Let $A:\mathbb{C}^*\to\mathrm{M}_n(\mathbb{C})$ be a holomorphic map. Consider the system of first order differential equations \begin{equation} \begin{cases} \frac{dY}{dz} = A Y\\ Y(1)= I, \end{cases} \end{equation} on $\mathbb{C}^*$ and assume that $z=0$ is an irregular singularity.

If $Y$ is a local solution of this system, it can be analytically continued along any path in $\mathbb{C}^*$, and the monodromy theorem implies that $\tilde{Y}=Y\circ\exp$ extends to a holomorphic function in $\tilde{\mathbb{C}^*}=\mathbb{C}$. Note that $\exp:\mathbb{C}\to\mathbb{C}^*$ is the universal cover. Take $z_0\in\mathbb{C}^*$ and $\tilde z_0\in\mathbb{C}$ such that $\exp(\tilde z_0)=z_0$, say $\tilde z_0=0$ and $z_0=1$.

Let me drop for a moment the usual notation "$\tilde{\cdot}$" for the universal cover. For any $n\in\mathbb{Z}$ the map $\tau_n:\mathbb{C}\to\mathbb{C}$ given by $z\mapsto z+2\pi in$ is a deck transformation. Then, one has that $$\tilde Y(\tau_n(\tilde z))=\tilde Y(\tilde z)M_{\tau_n},$$ where $M_{\tau_n}$ is called monodromy matrix.

I am unsure about two statements regarding this monodromy matrix:

  • Is it true that $M_{\tau_n}=\tilde{Y}(\tau_n(\tilde z_0))$ which is equal to $\tilde{Y}(2\pi in)$ in our case? From what I have read I would say this is the case if $z=0$ is a regular singularity, but I'm not sure if it also holds for irregular singularities.
  • Suppose that I continue the solution along a different path, this gives a different monodromy. In particular, suppose that I take now the deck transformation $\tau_{-n}$ that sends $z$ in the universal cover to $z-2\pi i n$. Is there any relation between the monodromy matrices $M_{\tau_n}$ and $M_{\tau_{-n}}$. I would expect something like $$M_{\tau_n}^{-1}=M_{\tau_{-n}},$$ but I don't know how to prove it.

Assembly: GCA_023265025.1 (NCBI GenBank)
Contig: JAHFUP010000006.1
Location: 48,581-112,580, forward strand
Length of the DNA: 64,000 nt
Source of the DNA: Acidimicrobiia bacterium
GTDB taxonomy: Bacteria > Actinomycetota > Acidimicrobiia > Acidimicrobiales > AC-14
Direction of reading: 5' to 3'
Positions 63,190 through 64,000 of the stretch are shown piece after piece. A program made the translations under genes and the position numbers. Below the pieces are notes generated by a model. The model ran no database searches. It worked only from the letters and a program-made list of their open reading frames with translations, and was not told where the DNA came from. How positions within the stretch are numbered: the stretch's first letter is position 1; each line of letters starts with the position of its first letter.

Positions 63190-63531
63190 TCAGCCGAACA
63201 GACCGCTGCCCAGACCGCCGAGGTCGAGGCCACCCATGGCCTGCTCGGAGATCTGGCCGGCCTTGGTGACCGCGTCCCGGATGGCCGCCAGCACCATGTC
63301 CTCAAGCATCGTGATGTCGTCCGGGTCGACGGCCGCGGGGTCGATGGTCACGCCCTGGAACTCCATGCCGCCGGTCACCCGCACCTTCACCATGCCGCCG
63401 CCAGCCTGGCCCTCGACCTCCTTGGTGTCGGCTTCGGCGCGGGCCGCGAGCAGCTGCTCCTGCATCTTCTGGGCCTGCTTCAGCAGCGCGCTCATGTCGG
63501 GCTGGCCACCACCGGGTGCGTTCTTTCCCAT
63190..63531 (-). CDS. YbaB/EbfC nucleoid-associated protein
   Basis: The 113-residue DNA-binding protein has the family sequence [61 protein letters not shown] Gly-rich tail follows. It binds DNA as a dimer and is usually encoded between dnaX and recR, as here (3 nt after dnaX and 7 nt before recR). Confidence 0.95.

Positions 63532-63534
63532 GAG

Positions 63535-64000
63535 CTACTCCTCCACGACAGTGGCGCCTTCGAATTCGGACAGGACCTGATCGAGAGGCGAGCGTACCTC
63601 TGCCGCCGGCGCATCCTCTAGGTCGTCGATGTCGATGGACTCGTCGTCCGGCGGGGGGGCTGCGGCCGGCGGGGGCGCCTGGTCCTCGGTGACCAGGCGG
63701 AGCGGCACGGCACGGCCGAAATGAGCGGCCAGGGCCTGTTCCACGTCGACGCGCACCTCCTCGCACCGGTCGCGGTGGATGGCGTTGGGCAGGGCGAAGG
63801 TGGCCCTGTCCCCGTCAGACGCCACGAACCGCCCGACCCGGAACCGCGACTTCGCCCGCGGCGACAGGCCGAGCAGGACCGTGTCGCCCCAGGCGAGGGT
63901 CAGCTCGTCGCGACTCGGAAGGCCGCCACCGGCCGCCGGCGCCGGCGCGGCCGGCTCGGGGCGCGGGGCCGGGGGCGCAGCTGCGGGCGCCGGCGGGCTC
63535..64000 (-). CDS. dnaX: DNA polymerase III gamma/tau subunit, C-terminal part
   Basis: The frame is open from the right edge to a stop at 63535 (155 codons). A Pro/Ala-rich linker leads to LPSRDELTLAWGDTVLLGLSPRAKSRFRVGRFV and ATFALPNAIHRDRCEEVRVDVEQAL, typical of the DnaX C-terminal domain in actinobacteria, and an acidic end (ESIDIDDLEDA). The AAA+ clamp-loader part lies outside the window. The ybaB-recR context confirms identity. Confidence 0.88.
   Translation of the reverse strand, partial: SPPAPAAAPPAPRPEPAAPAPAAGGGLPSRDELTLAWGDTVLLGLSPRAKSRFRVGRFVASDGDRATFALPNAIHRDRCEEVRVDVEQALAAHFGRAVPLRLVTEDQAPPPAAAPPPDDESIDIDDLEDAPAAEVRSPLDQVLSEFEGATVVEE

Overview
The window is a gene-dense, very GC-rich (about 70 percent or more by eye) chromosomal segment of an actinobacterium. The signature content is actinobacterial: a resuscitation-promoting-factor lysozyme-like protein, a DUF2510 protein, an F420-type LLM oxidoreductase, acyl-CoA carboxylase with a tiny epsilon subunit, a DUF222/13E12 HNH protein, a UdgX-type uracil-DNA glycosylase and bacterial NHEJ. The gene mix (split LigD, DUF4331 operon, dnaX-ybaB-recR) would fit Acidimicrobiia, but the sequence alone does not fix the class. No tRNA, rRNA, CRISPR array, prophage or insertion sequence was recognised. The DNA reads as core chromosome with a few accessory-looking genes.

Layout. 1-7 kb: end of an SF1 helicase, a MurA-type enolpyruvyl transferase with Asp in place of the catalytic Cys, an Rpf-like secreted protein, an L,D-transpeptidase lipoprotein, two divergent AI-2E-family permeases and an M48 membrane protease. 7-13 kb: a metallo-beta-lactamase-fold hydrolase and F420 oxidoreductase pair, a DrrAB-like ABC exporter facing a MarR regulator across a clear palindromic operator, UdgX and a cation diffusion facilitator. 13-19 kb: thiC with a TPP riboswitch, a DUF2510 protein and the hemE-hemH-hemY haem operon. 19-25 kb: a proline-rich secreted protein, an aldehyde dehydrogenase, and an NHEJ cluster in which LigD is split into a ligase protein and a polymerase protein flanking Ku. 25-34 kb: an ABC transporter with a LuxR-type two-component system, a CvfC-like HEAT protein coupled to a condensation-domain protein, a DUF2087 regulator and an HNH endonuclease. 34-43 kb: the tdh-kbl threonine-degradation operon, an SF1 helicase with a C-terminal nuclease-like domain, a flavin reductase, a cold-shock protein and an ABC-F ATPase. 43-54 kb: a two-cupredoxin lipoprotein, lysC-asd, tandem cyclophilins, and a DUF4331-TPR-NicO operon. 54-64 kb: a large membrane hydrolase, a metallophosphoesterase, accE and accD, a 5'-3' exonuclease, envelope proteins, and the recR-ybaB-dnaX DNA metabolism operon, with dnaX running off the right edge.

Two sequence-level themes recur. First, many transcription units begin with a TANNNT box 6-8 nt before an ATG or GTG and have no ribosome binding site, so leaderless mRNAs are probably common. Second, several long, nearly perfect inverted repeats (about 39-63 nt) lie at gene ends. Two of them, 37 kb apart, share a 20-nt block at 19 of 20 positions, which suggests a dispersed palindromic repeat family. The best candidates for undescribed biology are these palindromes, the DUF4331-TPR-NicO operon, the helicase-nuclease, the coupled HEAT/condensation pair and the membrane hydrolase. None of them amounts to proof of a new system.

Thanks in advance for any idea or help.

  • $\begingroup$ Did you mean $Y′(z)=A(z)Y(z)$ where $Y(z),A(z) \in M_n(\mathbb{C})$, if so then the point is that each column of the solution is linear in each column of the initial condition, so with $Y(z e^{2i \pi k})$ the continuation of $Y$ after $k$ loops around $z=0$ then $Y(e^{2i \pi})=MY(1) \implies Y(z e^{2i \pi})=MY(z)$ and $Y(z e^{2i \pi k})=M^k Y(z)$ $\endgroup$ – reuns Feb 22 at 23:23
  • $\begingroup$ @reuns Then I guess it is true that the continuation of $Y$ after one loop clockwise (assuming the others were counterclockwise) would be equal to $M^{-1}Y(z)$, right? $\endgroup$ – Edu Feb 22 at 23:58
  • $\begingroup$ I meant $Y(e^{2i \pi})=Y(1) M \implies Y(z e^{2i \pi})=Y(z)M,Y(z e^{2i \pi k})=Y(z)M^k$, which is valid for $k \in \mathbb{Z}$ since $M$ is inversible when $Y(1) = I$. What do you get when $A(z)$ is analytic on $\mathbb{C} - \{0,2\}$ for the monodromy on each loop $\in \pi_1(\mathbb{C} - \{0,2\})$ ? $\endgroup$ – reuns Feb 23 at 0:21

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